Held by the archives of the Périgueux and Sarlat dioceses, the only known autograph manuscript of the Suite courte for flute and chromatic harp is not dated. Yet, two pieces of information may give an approximate dating of the piece. First of all, a hand-written document by the composer lists this piece and specifies “at Fougeray”. This publisher edited many works by La Tombelle after WWI and the Suite courte seemingly was planned to be one day. Moreover, in the complete catalogue of the musician, there are many chamber music works titled “Suite” during the years of war. One thinks of the Suite for three celli, written around 1914 and published by Maurice Senart in 1921, or of the Suite brève pour deux violons et piano (Brief suite for two violins and piano), a four-movement piece today lost, most likely dedicated to Fernand and Jacques Lespine, and first performed with the composer in 1916. With the major part of La Tombelle’s works written during WWI still unpublished, the Suite courte might date from this period.
Divided in three movements, the piece begins with a Prelude largely using regular patterns, harmonic progressions of the seventh on the circle of fifths, harmonies on the pedal tones of the tonic or the dominant, of traditional authentic cadenzas. These elements show La Tombelle’s wish to return to a certain classicism, as with former pieces composed at the same period. In complete contrast, the second movement, Improvisation, as the title indicates, has a much freer form: accompaniments in arpeggios, harmonic sounds, greater rhythmical variety, short passages similar to cadenzas. It should be noted that the introduction to this second part recalls another piece for harp by the composer: the Fantaisie Ballade for pedal harp. After rigour, then flexibility, it is the time for Dance with the third movement. Combining the rhythmical precision of the first movement with the fantasy of the second, this short movement concludes the piece in a lively manner, using repetitive syncopated rhythms in the accompaniment and dotted ones in the melodic part devoted to the flute.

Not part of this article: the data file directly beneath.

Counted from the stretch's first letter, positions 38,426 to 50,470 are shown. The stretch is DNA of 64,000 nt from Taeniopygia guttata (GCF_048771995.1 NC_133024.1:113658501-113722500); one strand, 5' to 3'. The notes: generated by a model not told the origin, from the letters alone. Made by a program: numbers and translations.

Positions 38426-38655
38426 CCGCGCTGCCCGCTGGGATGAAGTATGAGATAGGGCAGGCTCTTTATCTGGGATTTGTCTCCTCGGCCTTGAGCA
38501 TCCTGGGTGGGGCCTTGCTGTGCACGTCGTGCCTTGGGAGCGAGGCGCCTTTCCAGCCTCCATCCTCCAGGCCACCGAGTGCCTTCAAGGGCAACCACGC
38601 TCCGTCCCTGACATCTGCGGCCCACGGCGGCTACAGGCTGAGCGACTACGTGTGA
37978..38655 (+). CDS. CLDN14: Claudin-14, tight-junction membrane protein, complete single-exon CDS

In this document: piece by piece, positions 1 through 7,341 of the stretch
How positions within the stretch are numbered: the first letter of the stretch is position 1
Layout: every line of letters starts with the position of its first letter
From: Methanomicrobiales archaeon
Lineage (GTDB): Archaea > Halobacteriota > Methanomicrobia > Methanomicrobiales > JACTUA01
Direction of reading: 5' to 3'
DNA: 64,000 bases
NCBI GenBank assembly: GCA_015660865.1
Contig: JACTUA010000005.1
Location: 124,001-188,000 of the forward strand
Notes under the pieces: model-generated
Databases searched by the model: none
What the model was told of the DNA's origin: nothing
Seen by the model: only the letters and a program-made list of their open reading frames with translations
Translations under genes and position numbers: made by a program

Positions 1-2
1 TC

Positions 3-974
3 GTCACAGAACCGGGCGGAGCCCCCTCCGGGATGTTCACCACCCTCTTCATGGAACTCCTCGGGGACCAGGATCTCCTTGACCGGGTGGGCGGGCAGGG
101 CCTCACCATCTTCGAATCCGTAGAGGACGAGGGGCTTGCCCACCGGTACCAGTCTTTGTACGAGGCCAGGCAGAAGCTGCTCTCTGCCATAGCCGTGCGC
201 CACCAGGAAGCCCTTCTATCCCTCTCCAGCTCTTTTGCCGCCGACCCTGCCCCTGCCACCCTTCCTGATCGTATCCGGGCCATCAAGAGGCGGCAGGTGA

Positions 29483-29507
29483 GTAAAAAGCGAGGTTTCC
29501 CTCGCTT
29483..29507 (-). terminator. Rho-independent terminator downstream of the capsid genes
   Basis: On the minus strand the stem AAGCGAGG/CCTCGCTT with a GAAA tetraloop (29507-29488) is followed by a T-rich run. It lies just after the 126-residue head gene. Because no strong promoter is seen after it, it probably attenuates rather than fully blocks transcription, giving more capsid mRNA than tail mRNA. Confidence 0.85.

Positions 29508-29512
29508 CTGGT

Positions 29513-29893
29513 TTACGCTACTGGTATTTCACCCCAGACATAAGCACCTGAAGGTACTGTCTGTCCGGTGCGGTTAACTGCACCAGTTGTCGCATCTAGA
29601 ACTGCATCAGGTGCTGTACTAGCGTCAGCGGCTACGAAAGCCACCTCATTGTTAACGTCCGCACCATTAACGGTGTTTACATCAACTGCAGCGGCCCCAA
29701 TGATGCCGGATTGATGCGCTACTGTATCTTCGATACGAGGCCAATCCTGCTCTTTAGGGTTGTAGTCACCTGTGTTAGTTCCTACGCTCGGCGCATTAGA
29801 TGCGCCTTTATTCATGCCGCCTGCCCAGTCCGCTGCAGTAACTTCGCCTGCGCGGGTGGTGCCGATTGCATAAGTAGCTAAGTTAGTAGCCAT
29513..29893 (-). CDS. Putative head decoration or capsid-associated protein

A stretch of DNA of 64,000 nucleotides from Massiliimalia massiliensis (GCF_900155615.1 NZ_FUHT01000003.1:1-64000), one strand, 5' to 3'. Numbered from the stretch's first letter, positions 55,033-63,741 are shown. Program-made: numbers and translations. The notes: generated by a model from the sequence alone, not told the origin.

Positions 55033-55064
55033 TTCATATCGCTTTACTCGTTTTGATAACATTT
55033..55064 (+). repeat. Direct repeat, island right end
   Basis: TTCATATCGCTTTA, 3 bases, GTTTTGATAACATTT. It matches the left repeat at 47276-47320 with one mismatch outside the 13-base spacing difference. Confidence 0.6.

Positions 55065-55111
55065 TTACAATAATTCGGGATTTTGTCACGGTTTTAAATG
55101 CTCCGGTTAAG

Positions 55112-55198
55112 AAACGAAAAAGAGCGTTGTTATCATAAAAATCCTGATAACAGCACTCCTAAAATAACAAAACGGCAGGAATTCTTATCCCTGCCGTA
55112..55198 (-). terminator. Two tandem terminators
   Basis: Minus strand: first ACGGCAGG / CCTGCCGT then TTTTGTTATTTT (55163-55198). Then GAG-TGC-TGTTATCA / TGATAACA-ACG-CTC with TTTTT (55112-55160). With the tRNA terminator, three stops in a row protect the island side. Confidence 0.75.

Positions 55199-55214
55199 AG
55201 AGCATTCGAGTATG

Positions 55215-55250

Throughout the piece, the main key remains A minor ensuring an overall consistency, but the difference of character of the three movements also gives this Suite courte a real variety of atmosphere.
Given the scarcity of chromatic instruments of the Pleyel company nowadays, we advise performing this piece either by adapting it for the diatonic harp, or playing it as written, but using a piano.
(translation Philippe Do)
flûte et harpe chromatique [ou piano]
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